While tax planning is directly in the wheelhouse of most CPA firms, it is not a specialty of most money managers. In general, most clients would benefit from your oversight with regard to their portfolio and having better coordination with their income tax situation. This may be helping to deal with loss carryforwards, loss harvesting, wash sales, or mitigating income from dividends, interest or capital gains — whether long- or short-term. This is something that is time-sensitive and should be added to your service calendar for your best clients in the fourth quarter of every year going forward. You may also use your portfolio oversight to help other parts of your clients’ financial plan, such as for their charitable giving or family gifting programs.
Most investment managers provide reporting for performance — but not all firms do that well. Your client may benefit from a clearer or simpler analysis of their performance. Furthermore, most managers do not have the capability to overlay the performance of all of the managers serving the client in one report. This can be very helpful to your clients who have a hard time piecing together all of the moving parts of the portfolio.
Titling and more
Integrating your clients’ investment accounts with other parts of their financial plan may also be valuable. Most managers pay little attention to how an account is titled. Their first concern is usually to get the account open and generate fees — not to make sure that the account is owned in the most beneficial way to integrate with the other moving parts of their financial plan. Larger clients should probably be using entities such as trusts or LLCs to own their investment accounts.
The same is true of beneficiary elections. Any qualified account of your client should have a properly designated beneficiary election. When their accounts have a spouse listed, followed by children or others, that may also indicate the need for more sophisticated estate planning. Don’t be completely surprised, however, when you take a deeper look and learn that the beneficiary elections may be completely blown. You’ll find certain qualified assets inappropriately going to special-needs family members or to the account holder’s estate — frequently the worst possible outcome. I have even come across situations where the client had a copy of the beneficiary election form originally submitted and the custodian had a different result. Confirm what the records of the qualified account custodian show in their systems, as that is what will matter when your client passes.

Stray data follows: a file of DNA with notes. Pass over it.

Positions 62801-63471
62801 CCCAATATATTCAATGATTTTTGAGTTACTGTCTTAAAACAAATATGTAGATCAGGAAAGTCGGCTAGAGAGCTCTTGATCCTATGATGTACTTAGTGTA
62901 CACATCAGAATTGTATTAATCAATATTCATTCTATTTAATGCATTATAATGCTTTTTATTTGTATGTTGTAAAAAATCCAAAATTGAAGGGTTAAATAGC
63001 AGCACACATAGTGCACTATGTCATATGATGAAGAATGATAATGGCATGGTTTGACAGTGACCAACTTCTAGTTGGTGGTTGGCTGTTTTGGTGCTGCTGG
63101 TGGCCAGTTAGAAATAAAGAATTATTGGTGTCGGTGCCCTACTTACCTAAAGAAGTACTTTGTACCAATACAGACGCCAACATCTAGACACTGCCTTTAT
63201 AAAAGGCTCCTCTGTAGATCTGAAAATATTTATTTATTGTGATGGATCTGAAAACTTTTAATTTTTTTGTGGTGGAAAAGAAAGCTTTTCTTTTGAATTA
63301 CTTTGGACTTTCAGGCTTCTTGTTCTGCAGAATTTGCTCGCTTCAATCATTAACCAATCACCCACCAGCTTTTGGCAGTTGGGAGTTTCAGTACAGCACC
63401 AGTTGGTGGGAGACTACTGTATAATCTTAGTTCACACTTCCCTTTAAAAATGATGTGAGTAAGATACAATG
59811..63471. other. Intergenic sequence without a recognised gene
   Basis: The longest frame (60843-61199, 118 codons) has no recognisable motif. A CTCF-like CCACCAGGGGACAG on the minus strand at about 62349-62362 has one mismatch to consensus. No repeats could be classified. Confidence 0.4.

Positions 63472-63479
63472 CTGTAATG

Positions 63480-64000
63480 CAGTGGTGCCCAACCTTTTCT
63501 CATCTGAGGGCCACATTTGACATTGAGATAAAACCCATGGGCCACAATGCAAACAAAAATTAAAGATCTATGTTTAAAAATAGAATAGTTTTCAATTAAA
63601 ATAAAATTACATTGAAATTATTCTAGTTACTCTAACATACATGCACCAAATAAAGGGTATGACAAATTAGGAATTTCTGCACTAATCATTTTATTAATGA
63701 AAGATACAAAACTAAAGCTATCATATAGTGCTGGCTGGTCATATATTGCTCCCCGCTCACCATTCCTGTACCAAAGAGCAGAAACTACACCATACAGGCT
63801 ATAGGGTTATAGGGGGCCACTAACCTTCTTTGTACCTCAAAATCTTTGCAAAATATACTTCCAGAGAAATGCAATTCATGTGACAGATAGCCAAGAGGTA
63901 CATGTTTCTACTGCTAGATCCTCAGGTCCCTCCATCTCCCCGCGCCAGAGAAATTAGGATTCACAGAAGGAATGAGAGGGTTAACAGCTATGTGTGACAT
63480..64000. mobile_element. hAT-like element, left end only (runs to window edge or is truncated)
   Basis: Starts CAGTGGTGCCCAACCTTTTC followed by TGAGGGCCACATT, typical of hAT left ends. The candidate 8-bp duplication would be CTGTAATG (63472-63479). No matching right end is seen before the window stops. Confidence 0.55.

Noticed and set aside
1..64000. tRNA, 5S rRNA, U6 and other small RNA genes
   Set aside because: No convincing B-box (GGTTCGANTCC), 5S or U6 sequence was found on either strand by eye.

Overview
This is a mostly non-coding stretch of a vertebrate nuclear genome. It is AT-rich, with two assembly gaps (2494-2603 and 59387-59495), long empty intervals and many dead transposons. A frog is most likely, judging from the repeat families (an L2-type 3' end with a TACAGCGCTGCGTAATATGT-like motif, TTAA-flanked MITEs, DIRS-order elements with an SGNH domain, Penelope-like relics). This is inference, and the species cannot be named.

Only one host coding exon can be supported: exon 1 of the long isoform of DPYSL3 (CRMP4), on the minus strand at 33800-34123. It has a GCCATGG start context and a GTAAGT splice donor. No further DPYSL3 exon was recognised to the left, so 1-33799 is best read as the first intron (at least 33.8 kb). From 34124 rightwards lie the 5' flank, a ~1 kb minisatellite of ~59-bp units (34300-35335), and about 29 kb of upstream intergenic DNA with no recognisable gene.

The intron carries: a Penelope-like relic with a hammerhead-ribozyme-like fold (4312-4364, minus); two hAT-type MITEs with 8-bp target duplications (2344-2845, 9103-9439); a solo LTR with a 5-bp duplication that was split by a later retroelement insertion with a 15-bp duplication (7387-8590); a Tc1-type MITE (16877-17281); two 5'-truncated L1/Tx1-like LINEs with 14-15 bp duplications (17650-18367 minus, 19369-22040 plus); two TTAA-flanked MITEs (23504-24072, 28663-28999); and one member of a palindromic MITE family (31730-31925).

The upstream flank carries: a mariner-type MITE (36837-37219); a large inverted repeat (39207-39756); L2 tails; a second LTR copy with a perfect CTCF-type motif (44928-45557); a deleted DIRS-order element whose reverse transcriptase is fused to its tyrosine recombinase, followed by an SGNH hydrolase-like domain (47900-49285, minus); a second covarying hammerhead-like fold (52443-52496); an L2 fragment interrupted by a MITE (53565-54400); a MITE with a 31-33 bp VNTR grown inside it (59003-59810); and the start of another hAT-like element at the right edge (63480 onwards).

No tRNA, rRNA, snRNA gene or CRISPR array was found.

How good are you?
For those who want to be more active in their clients’ investment decisions, there is no shortage of ways to get there. The first is to simply manage their money yourself. If you are working with very small clients or have significant history doing so, this may be a good option. But thinking that you’re an investment wizard because you selected a few good companies for the past 10 years of a bull market may be flawed thinking.
As the manager, you are required to build and document the basis of your research and decision for each and every holding under your management. You can’t copy allocations from another manager, you can’t simply set it and forget it, and you must follow all of the rules under the Investment Advisors Act of 1940. Extra scrutiny should be given to trade execution, costs hidden in certain products, and your services as delivered from one client to another under a similar circumstance and service agreement.
Many CPAs got into the asset management business by partnering with other advisors or using third-party asset managers. Any of these may work, but you need to understand that overall cost does matter. I suspect that cost will be a big issue for firms receiving solicitation fees. I never appreciated this way of doing business and think that its days are numbered in this age of full and fair disclosure. What value are you providing for your client by sticking your hand into the pocket of a money manager is the question that a sophisticated client or regulator may ask.
A similar question can be raised for advisors who are a part of an RIA that manages money or simply utilizing third-party managers offered by any of the custodians. What value are you providing? Layering of fees —yours, the asset manager’s and the underlying investment product costs — is losing popularity quite fast unless it is priced very competitively (i.e., low) and your service overall is off-the-charts great.
When the CPA financial planner movement started, many were touting that CPAs should offer investment advice. Today, there are some who have succeeded by building that business infrastructure and others who struggle as managers. Like any other service offering for your firm, it is tough to deliver any type of professional service as a one-off. The service must be scaled with systems and processes to compete in the modern world. Decide how you want to serve clients. Asset management only? Financial planner only? All of the above? But whatever your model is, do it well and be aware that your clients are learning each day what fair pricing is and how they should be served.